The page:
Invasive Species Compendium

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Abstract Full Text

Evaluation of infertility efficacy of the E. coli expressed STF2-GnRH vaccine in male cats.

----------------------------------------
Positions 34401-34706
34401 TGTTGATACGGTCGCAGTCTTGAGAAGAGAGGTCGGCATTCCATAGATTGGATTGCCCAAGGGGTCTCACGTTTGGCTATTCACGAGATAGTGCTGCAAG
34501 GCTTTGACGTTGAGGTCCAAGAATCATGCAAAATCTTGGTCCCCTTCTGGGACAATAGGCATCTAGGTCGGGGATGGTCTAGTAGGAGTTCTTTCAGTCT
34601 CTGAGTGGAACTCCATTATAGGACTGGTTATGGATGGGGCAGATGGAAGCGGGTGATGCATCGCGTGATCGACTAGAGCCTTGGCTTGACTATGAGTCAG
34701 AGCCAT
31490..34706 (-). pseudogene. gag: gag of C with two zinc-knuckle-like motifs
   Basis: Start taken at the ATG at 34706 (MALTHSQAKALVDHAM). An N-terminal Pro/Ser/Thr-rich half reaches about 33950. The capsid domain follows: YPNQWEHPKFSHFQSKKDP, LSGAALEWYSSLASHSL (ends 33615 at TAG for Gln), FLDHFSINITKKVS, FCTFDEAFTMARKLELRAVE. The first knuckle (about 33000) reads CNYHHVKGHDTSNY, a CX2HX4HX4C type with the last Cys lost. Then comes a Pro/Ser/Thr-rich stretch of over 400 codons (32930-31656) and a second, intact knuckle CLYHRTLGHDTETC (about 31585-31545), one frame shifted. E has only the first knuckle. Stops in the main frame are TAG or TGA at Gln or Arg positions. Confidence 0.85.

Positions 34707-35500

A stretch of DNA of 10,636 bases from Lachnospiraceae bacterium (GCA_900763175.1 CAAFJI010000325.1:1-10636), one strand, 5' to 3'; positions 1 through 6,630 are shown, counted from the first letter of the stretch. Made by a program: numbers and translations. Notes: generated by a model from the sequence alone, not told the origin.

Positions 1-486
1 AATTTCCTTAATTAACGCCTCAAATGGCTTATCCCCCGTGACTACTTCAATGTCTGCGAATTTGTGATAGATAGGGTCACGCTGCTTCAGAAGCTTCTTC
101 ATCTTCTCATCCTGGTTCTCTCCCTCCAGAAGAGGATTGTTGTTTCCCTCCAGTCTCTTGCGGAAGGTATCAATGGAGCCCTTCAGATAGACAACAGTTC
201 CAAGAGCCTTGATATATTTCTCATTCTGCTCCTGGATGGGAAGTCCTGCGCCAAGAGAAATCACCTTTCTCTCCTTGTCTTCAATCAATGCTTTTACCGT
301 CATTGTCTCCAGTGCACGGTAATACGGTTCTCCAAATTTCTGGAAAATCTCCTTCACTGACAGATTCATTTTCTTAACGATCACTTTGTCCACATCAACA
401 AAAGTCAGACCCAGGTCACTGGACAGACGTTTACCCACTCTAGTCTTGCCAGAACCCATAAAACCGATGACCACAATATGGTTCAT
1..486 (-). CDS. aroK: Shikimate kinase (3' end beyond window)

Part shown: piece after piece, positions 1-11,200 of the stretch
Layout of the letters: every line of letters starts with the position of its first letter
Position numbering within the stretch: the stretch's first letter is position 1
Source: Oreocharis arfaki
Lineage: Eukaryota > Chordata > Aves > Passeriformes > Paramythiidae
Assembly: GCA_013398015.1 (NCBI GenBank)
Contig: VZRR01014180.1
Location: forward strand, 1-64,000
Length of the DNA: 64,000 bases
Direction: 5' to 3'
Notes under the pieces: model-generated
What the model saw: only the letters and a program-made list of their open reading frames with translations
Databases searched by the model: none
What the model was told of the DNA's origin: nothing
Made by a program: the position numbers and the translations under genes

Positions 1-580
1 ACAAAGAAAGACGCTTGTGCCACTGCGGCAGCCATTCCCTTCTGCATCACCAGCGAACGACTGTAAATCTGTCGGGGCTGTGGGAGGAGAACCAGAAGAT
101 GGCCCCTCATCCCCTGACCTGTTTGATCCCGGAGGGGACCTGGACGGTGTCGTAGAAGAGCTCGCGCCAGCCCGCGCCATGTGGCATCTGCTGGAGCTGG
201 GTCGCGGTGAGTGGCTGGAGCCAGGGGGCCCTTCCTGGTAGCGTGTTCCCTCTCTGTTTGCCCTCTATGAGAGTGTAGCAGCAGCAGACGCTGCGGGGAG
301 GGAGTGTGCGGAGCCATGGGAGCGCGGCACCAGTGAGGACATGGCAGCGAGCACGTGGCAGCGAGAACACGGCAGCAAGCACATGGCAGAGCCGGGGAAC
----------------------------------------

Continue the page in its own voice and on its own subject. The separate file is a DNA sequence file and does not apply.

Gonadotropin-releasing hormone (GnRH) is secreted from the hypothalamus and anti-GnRH antibodies are not formed under normal conditions. However, administration an excess of recombinant GnRH protein results in the formation of anti-GnRH. We evaluated the efficacy of the recombinant Salmonella typhimurium flagellin fljB (STF2)-GnRH vaccine in inducing infertility in 17 intact male cats. The first vaccination and a boosting vaccine was injected for examination. Serum was obtained from blood collected at monthly intervals and anti-GnRH antibodies and testosterone concentrations were determined. Six months after the vaccination, testicular samples are obtained and used for histological examination. Compared with sham control group, the injection groups showed an increase in anti-GnRH antibody titers and testosterone concentrations tended to be reduced in the injection groups and increased in the control group. Histological evaluations and Johnsen's testicular biopsy scores revealed testicular hypoplasia in the 2 injection groups. Consequently, normal sexual maturation with sperm production was observed in the control group. In contrast, the cats that received the GnRH vaccine showed weak (2 of 7 cats) or moderate (4 out of 7 cats) dose-dependent infertility effects. On the basis of the results, the STF2-GnRH vaccine was identified to be effective in inducing infertility in male cats. The results of this study thus indicate the possibility of immunological castration targeting feral cats.